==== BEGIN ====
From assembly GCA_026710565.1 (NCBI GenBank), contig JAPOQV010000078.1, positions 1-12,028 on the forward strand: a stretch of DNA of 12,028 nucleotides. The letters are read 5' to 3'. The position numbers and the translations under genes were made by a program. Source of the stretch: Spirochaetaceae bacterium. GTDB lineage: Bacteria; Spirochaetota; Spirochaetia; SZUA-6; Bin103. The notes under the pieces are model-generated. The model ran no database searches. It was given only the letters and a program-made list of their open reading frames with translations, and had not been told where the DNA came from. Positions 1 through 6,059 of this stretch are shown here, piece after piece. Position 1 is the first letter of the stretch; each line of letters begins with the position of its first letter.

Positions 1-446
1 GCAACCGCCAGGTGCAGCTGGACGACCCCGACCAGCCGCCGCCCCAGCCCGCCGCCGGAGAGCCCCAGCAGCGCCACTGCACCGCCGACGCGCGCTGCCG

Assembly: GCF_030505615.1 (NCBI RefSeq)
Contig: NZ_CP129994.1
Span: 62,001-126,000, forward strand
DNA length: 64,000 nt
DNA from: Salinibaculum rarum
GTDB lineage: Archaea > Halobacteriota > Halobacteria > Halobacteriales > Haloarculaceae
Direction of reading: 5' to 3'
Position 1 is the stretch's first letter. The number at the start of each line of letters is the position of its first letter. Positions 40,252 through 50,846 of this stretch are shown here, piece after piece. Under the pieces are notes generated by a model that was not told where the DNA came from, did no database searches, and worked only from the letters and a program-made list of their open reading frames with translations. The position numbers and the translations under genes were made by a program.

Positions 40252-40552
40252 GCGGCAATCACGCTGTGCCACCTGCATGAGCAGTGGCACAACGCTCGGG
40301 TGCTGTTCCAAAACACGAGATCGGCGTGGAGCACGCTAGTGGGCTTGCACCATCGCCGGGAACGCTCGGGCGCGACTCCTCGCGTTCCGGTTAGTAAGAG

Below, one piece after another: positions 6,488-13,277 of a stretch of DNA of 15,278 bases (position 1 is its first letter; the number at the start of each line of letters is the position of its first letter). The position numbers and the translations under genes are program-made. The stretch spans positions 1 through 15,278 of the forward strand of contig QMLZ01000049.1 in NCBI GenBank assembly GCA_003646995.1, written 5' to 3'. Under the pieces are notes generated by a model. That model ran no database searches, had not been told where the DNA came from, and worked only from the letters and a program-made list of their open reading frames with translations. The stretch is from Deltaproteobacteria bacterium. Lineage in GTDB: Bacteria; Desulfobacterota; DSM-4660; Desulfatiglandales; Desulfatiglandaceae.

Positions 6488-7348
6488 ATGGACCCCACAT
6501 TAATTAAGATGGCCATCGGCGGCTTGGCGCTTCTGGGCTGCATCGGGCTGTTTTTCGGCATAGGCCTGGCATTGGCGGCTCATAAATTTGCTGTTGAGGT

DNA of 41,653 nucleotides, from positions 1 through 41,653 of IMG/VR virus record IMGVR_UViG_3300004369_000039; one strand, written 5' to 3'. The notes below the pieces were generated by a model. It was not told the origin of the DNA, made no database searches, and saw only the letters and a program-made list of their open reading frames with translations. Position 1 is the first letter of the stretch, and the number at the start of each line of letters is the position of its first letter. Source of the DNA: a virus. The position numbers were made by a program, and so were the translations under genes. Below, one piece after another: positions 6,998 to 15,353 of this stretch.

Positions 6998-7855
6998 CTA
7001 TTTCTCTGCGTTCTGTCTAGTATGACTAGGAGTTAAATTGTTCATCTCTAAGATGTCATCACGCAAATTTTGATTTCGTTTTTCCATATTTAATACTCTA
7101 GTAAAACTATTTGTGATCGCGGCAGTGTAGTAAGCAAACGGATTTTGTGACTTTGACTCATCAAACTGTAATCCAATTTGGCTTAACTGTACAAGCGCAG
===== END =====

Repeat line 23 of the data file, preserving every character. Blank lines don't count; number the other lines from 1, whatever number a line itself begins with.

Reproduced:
7101 GTAAAACTATTTGTGATCGCGGCAGTGTAGTAAGCAAACGGATTTTGTGACTTTGACTCATCAAACTGTAATCCAATTTGGCTTAACTGTACAAGCGCAG